IDEAS home Printed from https://ideas.repec.org/
MyIDEAS: Login to save this article or follow this journal

The housing finance revolution

  • Richard K. Green
  • Susan M. Wachter

While other countries dismantled their segmented housing finance systems and linked housing finance to capital markets through deregulated depositories, the US linked housing finance to capital markets through depository deregulation and securitization. Elsewhere securitization has not developed. The US provided the underpinnings for its mortgage security infrastructure with the creation of FNMA in 1938 and in order to create liquidity in the mortgage market required the standardization of mortgage documentation and more fundamentally required that home mortgages within securities would be sufficiently homogeneous that they could trade in liquid markets. These developments allowed 22 years of uninterrupted liquidity in the market for conventional conforming mortgages, to be followed by the creation of a subprime mortgage market backed by securities that were illiquid, nonstandardized and marked to model not to market which allowed systemic underpricing of risk. This paper presents the recent history of the linkage of mortgage funding to financial markets in the US and elsewhere and specifically in the US suggests how the housing finance revolution resulted in the "terror" which has brought down global financial markets.

(This abstract was borrowed from another version of this item.)

If you experience problems downloading a file, check if you have the proper application to view it first. In case of further problems read the IDEAS help page. Note that these files are not on the IDEAS site. Please be patient as the files may be large.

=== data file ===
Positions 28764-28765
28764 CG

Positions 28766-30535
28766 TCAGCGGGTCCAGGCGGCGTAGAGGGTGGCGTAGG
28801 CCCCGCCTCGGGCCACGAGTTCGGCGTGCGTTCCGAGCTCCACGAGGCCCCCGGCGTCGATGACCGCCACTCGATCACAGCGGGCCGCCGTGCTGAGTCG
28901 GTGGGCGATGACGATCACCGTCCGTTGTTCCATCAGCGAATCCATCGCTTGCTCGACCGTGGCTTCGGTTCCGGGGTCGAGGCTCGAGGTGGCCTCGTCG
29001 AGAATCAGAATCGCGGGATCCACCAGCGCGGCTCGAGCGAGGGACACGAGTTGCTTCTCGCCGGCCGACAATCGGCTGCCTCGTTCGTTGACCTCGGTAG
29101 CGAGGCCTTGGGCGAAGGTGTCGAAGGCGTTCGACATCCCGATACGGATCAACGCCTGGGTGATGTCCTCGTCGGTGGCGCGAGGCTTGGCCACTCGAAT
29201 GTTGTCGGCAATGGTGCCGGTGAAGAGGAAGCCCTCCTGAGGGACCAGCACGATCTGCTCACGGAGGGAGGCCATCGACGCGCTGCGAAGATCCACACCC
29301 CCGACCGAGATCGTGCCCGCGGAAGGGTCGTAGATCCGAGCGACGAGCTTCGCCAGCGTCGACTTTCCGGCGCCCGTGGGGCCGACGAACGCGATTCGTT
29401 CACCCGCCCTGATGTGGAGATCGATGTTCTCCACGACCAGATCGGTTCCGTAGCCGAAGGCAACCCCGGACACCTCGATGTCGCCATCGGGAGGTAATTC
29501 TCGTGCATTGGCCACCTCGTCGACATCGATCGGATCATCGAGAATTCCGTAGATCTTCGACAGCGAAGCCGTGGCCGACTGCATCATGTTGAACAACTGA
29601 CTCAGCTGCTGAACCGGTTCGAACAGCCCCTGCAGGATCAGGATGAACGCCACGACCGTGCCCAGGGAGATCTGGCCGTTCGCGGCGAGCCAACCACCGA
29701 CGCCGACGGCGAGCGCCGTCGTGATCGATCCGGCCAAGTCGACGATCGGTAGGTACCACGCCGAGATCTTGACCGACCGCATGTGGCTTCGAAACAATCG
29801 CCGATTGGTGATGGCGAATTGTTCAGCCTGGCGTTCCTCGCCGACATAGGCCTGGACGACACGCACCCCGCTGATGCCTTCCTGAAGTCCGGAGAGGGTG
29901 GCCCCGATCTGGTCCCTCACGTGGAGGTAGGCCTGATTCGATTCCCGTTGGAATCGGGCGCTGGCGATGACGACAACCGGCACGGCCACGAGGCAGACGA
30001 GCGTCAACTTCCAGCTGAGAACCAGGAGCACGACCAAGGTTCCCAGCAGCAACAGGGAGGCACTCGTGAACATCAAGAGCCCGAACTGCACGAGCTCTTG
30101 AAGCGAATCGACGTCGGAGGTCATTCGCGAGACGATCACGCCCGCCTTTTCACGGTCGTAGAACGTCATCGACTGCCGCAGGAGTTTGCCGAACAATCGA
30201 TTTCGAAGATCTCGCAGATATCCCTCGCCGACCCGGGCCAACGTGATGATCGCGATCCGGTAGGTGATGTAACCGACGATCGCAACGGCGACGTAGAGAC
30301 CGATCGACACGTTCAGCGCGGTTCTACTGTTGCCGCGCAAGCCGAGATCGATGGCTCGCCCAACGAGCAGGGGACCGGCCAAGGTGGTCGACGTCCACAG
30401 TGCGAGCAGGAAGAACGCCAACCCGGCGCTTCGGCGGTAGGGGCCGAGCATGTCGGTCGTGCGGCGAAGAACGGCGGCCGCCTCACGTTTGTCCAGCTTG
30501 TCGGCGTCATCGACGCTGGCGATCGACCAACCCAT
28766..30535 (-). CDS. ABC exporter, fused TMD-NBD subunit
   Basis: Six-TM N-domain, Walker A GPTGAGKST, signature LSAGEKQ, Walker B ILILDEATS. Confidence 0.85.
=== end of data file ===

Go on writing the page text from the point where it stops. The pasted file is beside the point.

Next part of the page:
File URL: http://www.kansascityfed.org/Publicat/Sympos/2007/PDF/Green_Wachter_0415.pdf
Download Restriction: no

Article provided by Federal Reserve Bank of Kansas City in its journal Proceedings - Economic Policy Symposium - Jackson Hole.

Volume (Year): (2007)
Issue (Month): ()
Pages: 21-67

as
in new window

Handle: RePEc:fip:fedkpr:y:2007:p:21-67
Contact details of provider: Postal: 1 Memorial Drive, Kansas City, MO 64198-0001
Phone: (816) 881-2254
Web page: http://www.kansascityfed.org/

More information through EDIRC

Order Information: Email:


References listed on IDEAS
Please report citation or reference errors to , or , if you are the registered author of the cited work, log in to your RePEc Author Service profile, click on "citations" and make appropriate adjustments.:

as in new window
  1. Edward L. Glaeser & Joseph Gyourko & Raven Saks, 2005. "Why Have Housing Prices Gone Up?," NBER Working Papers 11129, National Bureau of Economic Research, Inc.
  2. Richard K. Green & Susan M. Wachter, 2005. "The American Mortgage in Historical and International Context," Journal of Economic Perspectives, American Economic Association, vol. 19(4), pages 93-114, Fall.
  3. Wayne R. Archer & David C. Ling, 1993. "Pricing Mortgage-Backed Securities: Integrating Optimal Call and Empirical Models of Prepayment," Real Estate Economics, American Real Estate and Urban Economics Association, vol. 21(4), pages 373-404.
  4. Joshua D. Coval & Jakub W. Jurek & Erik Stafford, 2009. "Economic Catastrophe Bonds," American Economic Review, American Economic Association, vol. 99(3), pages 628-66, June.
  5. George J. Benston & George G. Kaufman, 1997. "FDICIA after Five Years," Journal of Economic Perspectives, American Economic Association, vol. 11(3), pages 139-158, Summer.